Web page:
May 4, 2017 at 5:46 pm EDT | by Lou Chibbaro Jr.
Trump ‘religious freedom’ order silent on LGBT issues
Chechnya, gay news, Washington Blade

President Trump’s executive order on ‘religious freedom’ doesn’t specifically mention LGBT rights. (C-Span image)

Many LGBT advocates breathed sighs of relief after learning that a long-awaited “religious freedom” executive order issued by President Trump on Thursday did not include specific anti-LGBT provisions that media reports said were included in an earlier draft of the order.

But officials with several national LGBT advocacy organizations expressed concern that the two-page executive order, called “Promoting Free Speech and Religious Liberty,” gives U.S. Attorney General Jeff Sessions authority to interpret existing federal laws and regulations in a way that could result in discrimination against LGBT people.

“In essence, the executive order punts the question of how and where the administration will permit discrimination against LGBT people to Jeff Sessions, a man who has consistently denied LGBTQ people equality under the law,” the Human Rights Campaign said in a statement.

“This sweeping approach could result in an unprecedented expansion of religious exemptions affecting employment, services and programs,” the HRC statement says.

But Gregory Angelo, president of Log Cabin Republicans, disputes that assessment, saying the text of the order makes “absolutely no mention of anything to do with the LGBT community.”

“Not only is the text of the executive order completely agnostic on LGBT-related matters, the Trump administration has now explicitly asserted that ‘there were no plans for a separate order that addressed LGBT issues,’” said Angelo.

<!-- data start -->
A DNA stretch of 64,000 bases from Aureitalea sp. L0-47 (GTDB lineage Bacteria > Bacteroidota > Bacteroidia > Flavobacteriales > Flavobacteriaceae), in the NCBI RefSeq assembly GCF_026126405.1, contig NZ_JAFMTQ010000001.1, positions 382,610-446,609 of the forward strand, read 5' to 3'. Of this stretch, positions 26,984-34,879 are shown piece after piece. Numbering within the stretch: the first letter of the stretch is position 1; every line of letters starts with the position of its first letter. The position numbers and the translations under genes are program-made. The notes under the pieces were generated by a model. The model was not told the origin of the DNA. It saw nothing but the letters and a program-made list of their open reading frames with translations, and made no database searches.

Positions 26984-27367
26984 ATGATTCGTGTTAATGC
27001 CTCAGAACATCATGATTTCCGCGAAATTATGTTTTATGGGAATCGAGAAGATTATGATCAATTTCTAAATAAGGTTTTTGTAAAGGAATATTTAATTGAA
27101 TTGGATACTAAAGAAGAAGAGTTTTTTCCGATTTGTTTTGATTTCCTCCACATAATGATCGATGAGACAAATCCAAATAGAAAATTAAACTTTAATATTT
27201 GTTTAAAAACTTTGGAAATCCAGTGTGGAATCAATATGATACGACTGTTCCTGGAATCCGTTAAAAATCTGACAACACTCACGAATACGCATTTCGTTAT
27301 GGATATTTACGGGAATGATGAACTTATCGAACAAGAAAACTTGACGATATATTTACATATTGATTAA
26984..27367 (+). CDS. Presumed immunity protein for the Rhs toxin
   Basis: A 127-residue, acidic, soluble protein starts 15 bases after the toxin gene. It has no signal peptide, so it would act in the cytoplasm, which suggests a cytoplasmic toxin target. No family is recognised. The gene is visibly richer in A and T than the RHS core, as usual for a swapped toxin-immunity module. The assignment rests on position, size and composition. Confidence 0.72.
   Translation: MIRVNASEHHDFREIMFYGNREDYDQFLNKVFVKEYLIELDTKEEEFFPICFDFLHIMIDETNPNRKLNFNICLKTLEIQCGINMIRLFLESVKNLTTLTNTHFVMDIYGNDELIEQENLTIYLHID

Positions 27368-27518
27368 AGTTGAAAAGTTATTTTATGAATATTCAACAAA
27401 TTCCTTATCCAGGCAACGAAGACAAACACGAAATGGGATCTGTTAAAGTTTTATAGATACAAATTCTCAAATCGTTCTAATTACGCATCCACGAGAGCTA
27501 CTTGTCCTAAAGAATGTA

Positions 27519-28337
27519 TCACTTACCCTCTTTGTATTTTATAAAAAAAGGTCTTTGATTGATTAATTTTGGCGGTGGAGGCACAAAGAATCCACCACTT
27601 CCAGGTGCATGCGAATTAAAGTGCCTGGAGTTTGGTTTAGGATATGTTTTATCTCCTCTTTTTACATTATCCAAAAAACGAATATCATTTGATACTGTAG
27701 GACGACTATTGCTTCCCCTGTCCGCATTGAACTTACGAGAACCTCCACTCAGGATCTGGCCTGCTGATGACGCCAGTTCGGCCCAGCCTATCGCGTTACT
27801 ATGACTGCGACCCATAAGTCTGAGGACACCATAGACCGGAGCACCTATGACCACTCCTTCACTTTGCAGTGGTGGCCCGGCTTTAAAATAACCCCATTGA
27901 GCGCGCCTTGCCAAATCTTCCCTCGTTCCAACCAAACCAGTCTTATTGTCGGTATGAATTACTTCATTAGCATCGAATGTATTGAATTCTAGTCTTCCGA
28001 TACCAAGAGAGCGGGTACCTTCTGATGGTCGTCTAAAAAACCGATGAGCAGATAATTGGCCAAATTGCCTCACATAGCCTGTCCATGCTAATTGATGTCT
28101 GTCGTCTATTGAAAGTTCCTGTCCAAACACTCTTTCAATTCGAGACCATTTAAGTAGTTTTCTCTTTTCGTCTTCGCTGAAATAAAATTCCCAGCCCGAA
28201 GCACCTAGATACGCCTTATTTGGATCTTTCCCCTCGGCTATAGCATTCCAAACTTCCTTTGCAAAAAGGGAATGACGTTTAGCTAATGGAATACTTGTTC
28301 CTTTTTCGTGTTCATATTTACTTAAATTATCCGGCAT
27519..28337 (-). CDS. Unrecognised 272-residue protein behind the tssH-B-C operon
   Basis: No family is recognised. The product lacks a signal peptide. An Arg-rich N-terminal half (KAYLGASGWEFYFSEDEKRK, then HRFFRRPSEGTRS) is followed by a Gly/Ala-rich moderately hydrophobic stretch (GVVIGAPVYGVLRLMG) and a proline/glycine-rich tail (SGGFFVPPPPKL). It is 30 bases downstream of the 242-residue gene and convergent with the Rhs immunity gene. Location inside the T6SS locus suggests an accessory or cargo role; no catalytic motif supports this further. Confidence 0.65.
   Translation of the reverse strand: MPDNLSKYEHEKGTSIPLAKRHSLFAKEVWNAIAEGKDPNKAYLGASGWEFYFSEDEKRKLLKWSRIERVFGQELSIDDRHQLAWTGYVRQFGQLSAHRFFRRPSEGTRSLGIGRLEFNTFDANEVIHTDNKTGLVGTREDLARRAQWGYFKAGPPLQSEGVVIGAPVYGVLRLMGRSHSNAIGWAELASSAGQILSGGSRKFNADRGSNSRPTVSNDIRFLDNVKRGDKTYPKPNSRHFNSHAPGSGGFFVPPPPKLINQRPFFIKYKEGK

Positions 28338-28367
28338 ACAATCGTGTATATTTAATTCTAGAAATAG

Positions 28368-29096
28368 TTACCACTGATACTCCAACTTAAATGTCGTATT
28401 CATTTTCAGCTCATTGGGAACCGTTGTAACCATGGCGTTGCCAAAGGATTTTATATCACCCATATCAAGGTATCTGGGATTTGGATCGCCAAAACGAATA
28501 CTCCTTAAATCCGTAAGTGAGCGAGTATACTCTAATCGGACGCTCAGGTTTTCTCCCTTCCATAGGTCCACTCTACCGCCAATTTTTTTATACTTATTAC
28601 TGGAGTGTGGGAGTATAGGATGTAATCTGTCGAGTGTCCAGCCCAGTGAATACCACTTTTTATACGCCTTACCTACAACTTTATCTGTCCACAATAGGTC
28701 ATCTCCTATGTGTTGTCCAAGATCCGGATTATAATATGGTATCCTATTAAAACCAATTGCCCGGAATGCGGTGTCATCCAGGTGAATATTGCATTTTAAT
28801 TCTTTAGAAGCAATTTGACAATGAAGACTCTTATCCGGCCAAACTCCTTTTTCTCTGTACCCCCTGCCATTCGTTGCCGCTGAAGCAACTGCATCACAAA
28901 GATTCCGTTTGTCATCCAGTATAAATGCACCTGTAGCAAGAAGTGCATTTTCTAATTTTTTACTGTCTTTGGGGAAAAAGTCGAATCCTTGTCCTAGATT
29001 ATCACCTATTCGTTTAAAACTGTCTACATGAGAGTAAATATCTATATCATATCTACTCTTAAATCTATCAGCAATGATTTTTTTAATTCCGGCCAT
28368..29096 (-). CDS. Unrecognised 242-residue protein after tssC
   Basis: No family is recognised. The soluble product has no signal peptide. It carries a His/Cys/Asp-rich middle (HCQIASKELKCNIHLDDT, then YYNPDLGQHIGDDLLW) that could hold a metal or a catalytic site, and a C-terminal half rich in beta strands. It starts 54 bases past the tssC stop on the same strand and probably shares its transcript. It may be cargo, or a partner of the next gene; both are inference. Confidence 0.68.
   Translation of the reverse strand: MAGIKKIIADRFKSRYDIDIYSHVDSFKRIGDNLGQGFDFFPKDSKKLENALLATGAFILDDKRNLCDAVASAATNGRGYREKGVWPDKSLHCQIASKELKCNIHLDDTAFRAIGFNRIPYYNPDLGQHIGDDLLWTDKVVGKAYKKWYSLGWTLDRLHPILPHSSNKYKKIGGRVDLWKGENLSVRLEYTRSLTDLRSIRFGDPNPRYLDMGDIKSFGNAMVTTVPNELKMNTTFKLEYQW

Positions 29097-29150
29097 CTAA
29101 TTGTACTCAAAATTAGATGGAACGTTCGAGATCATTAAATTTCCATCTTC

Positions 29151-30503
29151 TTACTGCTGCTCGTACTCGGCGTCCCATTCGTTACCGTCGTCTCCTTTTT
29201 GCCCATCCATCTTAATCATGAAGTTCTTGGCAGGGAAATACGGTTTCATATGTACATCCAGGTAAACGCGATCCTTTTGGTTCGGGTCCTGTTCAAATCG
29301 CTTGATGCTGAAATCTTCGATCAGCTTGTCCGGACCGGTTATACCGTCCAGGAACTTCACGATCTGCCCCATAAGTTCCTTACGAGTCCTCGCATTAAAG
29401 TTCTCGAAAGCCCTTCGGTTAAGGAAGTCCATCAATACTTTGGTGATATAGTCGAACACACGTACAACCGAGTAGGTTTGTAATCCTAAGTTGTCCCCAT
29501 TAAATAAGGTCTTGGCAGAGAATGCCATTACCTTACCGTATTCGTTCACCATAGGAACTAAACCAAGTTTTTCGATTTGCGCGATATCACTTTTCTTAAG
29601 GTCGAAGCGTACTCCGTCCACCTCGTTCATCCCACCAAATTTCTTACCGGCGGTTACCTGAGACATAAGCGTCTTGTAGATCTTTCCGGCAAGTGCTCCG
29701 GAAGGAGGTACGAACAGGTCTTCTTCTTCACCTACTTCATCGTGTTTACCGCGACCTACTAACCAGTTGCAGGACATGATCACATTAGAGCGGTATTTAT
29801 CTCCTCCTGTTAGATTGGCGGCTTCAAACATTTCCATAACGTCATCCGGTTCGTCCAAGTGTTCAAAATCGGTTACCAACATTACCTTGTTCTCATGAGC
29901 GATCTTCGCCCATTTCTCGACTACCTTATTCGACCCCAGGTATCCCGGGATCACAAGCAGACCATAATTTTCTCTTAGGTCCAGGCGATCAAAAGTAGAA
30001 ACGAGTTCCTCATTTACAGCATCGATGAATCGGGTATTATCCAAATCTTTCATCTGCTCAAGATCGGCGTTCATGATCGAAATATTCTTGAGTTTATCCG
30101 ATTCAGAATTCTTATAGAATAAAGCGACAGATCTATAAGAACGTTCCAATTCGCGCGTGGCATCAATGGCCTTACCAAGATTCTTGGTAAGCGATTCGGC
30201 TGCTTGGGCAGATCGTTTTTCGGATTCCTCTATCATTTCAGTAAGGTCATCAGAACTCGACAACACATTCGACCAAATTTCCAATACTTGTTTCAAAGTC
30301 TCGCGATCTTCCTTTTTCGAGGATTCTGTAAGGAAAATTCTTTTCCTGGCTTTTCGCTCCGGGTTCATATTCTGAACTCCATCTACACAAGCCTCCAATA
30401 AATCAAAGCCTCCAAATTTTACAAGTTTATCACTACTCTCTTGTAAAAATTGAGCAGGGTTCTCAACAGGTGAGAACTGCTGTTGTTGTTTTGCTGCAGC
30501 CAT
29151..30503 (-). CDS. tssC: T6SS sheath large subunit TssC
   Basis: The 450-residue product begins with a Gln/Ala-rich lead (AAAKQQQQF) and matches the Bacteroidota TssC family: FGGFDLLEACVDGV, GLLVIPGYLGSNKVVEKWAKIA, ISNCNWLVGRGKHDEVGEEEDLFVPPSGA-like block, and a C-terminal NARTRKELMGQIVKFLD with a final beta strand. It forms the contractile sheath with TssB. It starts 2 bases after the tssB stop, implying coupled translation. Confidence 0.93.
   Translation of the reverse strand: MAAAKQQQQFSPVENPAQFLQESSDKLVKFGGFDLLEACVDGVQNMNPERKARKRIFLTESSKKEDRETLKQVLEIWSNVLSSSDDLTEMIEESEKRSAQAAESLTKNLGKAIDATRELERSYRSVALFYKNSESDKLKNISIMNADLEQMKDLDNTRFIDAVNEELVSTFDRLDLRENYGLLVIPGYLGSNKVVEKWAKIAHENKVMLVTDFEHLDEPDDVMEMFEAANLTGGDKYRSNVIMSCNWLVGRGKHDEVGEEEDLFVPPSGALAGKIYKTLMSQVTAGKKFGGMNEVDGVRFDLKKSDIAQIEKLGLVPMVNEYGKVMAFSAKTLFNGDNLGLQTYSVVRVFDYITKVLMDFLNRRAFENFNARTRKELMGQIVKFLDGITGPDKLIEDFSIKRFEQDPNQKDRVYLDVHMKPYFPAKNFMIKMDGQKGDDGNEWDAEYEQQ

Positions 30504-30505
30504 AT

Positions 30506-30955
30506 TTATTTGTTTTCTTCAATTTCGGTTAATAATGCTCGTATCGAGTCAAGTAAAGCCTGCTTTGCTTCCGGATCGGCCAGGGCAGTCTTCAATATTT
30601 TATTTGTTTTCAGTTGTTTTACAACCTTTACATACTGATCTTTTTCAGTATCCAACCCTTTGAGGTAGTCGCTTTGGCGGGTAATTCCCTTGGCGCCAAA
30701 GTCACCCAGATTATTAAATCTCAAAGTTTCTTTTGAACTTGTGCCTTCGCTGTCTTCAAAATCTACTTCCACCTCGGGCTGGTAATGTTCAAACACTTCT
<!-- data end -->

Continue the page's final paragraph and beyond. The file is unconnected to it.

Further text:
The main provision of the order directs the IRS to use “maximum enforcement discretion” to ease restrictions on churches and religious organizations with a tax-exempt status that would allow them to engage partisan politics, including possible endorsement of candidates running for public office.

Although the executive order says it “shall be implemented consistent with applicable law,” White House spokesperson Sarah Sanders told reporters in a press briefing shortly after Trump signed the order that the order would direct the IRS “not to enforce the Johnson Amendment.”

She was referring to a provision of a 1954 federal law that prohibits churches and other groups with a 501(c)(3) non-profit tax exemption from making political endorsements.

Another provision in the order directs the Department of Health and Human Services to change Obamacare regulations so that people of faith don’t have to pay for contraception related costs in health insurance policies if doing so would be against their religious beliefs.

That provision also makes no mention of LGBT issues.

The biggest concern that LGBT advocates had about the order was that it might include a provision that would effectively repeal an executive order issued by President Obama prohibiting federal contractors from engaging in employment discrimination against LGBT employees on religious grounds.

A leaked draft of the order that surfaced in February had such a provision in it. But the order signed by Trump on Thursday morning during a National Day of Prayer ceremony at the White House included no such provision.

“Once again the LGBTQ community is moved to celebrate the idea that we have dodged a bullet,” said Eliza Byard, executive director of the Gay, Lesbian and Straight Education Network, a national organization that advocates for LGBT students in the nation’s public schools.

“But we remain deeply concerned by today’s executive order both in its substance and its hints to what lies ahead,” she said, pointing to the authority it gives Sessions to interpret religious liberty “protections” in federal laws and regulations.